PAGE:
The aftermath was recalled by settler Christina Campbell: "one of the fiercest and most cruel Indian battles known to white settlers; around were strewn thousands of arrows and implements of Indian warfare. Indian Rock, besmeared with blood, showed the part it played in repelling the repeated savages' attacks. It was here that the Cheyenne made their last attack."[16]

Founding: 1858–1870

Salina, 1867, by Alexander Gardner, from months-old Kansas Pacific Railway tracks, with Indian Rock behind and to the right.

The defeat of the aggressive High Plains tribes had enabled the safe return of attempted settlers. In April 1858, journalist and lawyer William A. Phillips from Lawrence led the founding of Salina, accompanied by settlers David Phillips, Alexander M. Campbell Sr. (husband of Christina), A.C. Spillman, and James Muir. They were all Scotch Presbyterians, and all but Muir were related. From a west riverbank dugout at what is now Riverside Park, they camped and designed the first building. It was a two-story dwelling and Campbell's store, at what is now the southwest corner of 5th St and Iron Ave near Founders Park. Constant tribal attacks required a wagon circle around the first water well one block west. The Campbells had the first surviving settler birth in the area, also named Christina.[18][16]

That month, and still predating the 1861 statehood of Kansas, they chartered the Salina Town Company with the Kansas territory legislature. During the following year, they organized the surrounding area as Saline County, and named Salina the county seat.[18][16][17] The westernmost town on the Smoky Hill Trail, Salina established itself as a trading post for westbound immigrants, gold prospectors bound for Pikes Peak, and area American Indian tribes.[18] The town's growth halted with the outbreak of the American Civil War when much of the male population left to join the Union Army.[19]

In 1862, residents fended off Indian raiders and suffered a second assault by bushwhackers.[19] In May and June 1864, the Salina Stockade was built to protect the town against further Indian raids.Union troops were garrisoned in Salina until March 1865, and some may have returned in June 1865.[citation needed] The building inside the stockade was remodeled and in September 1864 was opened as Salina's first public school. The school term ran until March 1865. The use of the building probably continued until at least June 1865.[20][21]

1915 railroad map of Saline County

Growth resumed with returning war veterans, and the town expanded rapidly with the arrival of the Kansas Pacific Railway in 1867. The construction of the railroad through Salina to Denver was a violation of treaty promises of Indian hunting grounds west of Salina, and Dog Soldiers began raiding the construction parties between Salina and Fort Wallace.[22] The following U.S. military action removed Indians from western Kansas by 1868.[citation needed]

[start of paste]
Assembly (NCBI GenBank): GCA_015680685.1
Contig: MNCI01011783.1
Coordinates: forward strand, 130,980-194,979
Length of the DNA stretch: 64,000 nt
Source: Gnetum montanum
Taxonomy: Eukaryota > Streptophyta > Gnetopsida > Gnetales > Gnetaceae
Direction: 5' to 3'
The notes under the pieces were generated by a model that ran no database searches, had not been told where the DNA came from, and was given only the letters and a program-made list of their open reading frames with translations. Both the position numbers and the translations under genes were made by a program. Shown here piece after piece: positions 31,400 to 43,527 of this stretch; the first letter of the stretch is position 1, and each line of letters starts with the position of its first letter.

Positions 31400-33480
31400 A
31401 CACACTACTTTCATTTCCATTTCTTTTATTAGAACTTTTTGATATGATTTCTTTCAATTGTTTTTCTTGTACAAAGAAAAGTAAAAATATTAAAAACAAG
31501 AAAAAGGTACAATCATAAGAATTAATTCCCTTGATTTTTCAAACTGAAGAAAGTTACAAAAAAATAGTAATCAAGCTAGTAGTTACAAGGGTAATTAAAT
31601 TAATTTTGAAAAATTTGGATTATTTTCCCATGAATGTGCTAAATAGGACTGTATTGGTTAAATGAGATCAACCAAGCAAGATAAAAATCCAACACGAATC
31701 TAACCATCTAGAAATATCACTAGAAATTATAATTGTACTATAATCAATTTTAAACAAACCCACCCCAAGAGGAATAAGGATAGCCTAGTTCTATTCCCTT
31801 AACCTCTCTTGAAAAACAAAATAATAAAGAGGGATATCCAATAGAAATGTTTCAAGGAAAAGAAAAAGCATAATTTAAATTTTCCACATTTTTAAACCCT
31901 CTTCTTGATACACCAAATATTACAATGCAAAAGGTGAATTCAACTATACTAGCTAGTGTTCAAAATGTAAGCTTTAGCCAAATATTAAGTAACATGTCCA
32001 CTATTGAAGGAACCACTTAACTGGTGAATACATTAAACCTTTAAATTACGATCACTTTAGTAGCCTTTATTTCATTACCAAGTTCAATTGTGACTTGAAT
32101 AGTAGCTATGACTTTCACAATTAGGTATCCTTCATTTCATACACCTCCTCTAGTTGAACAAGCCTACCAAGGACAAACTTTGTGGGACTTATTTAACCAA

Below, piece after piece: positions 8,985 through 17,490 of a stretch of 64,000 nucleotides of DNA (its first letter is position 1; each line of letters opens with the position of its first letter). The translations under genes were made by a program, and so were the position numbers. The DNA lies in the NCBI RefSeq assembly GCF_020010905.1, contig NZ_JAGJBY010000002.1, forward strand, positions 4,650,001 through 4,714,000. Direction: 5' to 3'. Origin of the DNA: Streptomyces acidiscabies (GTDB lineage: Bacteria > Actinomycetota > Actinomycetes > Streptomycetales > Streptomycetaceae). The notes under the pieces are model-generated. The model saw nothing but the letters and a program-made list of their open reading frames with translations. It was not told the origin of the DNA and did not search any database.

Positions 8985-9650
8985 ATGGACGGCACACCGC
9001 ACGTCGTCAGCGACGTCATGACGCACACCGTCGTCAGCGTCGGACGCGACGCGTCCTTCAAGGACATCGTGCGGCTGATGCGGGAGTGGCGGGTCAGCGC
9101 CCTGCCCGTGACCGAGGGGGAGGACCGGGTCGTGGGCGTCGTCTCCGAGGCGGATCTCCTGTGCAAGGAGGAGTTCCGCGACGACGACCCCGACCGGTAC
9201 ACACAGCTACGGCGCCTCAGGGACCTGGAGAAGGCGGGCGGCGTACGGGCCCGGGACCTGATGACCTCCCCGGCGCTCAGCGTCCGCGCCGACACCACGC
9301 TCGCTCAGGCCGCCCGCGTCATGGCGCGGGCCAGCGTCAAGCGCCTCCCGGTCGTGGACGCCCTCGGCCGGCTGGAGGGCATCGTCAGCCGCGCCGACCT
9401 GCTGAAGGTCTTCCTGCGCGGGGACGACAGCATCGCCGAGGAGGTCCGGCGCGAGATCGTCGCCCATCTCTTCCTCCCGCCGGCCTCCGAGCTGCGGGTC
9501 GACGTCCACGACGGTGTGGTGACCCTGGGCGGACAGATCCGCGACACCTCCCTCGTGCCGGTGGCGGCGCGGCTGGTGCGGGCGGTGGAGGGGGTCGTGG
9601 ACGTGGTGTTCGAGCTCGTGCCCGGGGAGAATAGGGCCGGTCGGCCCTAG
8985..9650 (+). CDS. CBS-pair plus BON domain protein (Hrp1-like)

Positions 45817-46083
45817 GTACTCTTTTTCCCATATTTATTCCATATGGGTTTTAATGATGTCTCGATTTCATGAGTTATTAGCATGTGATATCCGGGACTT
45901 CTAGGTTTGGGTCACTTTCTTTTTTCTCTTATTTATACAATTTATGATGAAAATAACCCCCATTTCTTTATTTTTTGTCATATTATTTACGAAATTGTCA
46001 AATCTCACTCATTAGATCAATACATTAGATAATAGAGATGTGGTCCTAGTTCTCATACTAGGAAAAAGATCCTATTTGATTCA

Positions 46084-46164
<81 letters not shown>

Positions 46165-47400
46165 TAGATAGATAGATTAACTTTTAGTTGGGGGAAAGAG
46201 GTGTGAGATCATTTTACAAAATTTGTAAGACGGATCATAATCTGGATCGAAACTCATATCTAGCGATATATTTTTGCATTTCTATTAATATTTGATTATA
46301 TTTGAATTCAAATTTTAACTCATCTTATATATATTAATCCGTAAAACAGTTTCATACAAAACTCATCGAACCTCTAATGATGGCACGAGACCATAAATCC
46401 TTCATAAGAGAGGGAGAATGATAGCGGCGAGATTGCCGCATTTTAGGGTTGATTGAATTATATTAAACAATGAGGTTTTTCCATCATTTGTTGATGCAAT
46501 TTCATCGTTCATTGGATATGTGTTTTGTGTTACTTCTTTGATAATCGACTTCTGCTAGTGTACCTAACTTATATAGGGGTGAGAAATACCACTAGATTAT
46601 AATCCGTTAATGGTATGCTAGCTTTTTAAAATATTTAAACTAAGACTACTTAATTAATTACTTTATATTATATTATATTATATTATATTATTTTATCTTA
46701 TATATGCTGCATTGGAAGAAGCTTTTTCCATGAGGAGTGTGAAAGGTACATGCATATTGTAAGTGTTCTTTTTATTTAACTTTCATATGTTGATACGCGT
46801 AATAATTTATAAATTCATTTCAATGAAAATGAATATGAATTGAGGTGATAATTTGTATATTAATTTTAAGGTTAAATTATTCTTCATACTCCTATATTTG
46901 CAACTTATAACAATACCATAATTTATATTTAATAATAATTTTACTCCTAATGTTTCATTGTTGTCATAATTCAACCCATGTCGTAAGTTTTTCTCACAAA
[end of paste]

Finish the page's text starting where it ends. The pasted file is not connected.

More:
Salina incorporated as a city in 1870.[19][23]

Growth: 1872–1950s

The cattle trade arrived in 1872, transforming Salina into a cowtown. It brought further prosperity, but also a rowdy culture that agitated local residents. The cattle trade relocated westward just two years later.[24] During the 1870s, wheat became the dominant crop in the area, steam-powered flour mills were built, and agriculture became the engine of the local economy. In 1874, Salina resident E. R. Switzer introduced alfalfa to area farmers, and its cultivation spread throughout the state. By 1880, the city had become an area industrial center with several mills, a carriage and wagon factory, and a farm implement works.[25] In 1889, the original garment factory of jeans maker Lee was opened.[26] In the following decade, three railroads were built through the city.[25] The success of the wholesale and milling industries drove Salina's growth into the early 1900s, such that it was at one point the third-largest producer in the state and the sixth-largest in the United States.[17]

In 1943, the U.S. Army established Smoky Hill Army Airfield southwest of the city. The installation served as a base for strategic bomber units throughout World War II. Renamed Smoky Hill Air Force Base in 1948, it was closed the following year and was reopened in 1951 as Schilling Air Force Base, part of the Strategic Air Command.[27] The re-opening triggered an economic boom in Salina, causing the city's population to increase by nearly two-thirds during the 1950s.[17] The U.S. Department of Defense closed the base permanently in 1965, but the city of Salina acquired it and converted it into Salina Municipal Airport and an industrial park.[27] This led to substantial industrial development, attracted firms such as Beechcraft, and made manufacturing a primary driver of the local economy.[28]